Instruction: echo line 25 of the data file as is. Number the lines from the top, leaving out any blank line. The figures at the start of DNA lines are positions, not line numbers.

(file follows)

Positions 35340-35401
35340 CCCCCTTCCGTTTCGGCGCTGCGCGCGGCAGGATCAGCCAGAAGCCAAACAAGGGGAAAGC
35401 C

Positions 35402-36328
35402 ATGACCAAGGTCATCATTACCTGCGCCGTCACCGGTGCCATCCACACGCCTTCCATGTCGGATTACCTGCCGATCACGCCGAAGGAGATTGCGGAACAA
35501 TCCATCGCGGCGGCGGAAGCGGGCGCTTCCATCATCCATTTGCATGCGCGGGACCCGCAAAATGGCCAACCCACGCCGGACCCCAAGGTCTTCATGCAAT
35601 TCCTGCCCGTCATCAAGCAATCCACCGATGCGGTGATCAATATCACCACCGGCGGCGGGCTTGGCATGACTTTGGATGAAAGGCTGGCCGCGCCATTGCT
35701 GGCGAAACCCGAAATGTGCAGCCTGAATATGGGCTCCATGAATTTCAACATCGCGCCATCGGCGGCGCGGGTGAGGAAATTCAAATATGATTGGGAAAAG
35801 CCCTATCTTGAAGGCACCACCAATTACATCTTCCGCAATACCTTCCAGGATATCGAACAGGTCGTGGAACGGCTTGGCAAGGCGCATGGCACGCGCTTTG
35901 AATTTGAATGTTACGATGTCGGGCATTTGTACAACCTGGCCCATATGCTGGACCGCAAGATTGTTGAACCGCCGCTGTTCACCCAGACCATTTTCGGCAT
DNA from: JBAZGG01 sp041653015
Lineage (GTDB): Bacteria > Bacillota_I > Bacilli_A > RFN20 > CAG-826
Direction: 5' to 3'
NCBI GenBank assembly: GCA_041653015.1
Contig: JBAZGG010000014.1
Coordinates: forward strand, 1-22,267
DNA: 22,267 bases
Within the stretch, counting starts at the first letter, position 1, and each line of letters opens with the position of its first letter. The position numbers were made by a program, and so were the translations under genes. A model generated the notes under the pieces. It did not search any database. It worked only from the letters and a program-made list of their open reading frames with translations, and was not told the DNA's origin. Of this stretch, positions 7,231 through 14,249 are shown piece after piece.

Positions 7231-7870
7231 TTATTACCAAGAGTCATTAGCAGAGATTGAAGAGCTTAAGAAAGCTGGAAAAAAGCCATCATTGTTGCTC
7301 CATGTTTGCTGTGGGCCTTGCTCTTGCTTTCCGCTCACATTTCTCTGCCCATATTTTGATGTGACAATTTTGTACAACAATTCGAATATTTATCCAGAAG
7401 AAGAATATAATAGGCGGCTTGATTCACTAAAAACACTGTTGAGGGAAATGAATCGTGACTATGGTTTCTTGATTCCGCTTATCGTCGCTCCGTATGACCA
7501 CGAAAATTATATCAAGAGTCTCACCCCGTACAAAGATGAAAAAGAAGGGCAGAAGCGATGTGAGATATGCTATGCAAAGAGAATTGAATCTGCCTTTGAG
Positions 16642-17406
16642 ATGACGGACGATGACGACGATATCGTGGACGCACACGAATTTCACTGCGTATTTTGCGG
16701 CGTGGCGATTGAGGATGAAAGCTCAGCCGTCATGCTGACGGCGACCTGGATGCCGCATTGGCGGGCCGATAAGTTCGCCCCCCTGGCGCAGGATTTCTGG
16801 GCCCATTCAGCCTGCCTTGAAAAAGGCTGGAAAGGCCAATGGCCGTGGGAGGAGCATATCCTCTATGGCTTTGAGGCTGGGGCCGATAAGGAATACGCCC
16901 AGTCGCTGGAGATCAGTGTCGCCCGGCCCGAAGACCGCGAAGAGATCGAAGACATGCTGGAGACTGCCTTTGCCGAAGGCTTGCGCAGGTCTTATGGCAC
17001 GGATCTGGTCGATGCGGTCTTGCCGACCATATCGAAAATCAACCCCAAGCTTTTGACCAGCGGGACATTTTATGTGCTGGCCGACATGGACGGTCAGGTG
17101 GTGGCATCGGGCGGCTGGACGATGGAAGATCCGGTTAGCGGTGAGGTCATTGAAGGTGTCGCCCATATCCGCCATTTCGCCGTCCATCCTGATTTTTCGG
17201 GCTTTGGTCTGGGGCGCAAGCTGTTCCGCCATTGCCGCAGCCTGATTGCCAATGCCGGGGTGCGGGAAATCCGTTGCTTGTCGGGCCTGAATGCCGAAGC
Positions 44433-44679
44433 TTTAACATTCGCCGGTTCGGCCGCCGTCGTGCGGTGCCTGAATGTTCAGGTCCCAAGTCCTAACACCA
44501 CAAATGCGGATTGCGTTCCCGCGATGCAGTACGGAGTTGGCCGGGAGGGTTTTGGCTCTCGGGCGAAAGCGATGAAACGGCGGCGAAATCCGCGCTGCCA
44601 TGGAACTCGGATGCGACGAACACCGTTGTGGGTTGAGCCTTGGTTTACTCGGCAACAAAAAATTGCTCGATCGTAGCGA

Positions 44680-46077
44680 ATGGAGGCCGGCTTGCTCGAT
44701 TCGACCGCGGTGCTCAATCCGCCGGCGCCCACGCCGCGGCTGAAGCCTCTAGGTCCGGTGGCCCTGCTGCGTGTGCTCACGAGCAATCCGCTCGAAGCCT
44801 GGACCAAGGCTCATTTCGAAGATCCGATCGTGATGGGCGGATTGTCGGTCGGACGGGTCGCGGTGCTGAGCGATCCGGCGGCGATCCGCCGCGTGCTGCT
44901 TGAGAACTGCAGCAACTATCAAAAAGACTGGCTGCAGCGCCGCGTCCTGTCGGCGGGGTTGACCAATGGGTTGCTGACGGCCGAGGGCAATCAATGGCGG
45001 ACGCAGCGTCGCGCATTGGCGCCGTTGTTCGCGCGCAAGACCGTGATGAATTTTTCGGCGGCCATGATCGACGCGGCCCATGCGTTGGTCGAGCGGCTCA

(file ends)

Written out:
16642 ATGACGGACGATGACGACGATATCGTGGACGCACACGAATTTCACTGCGTATTTTGCGG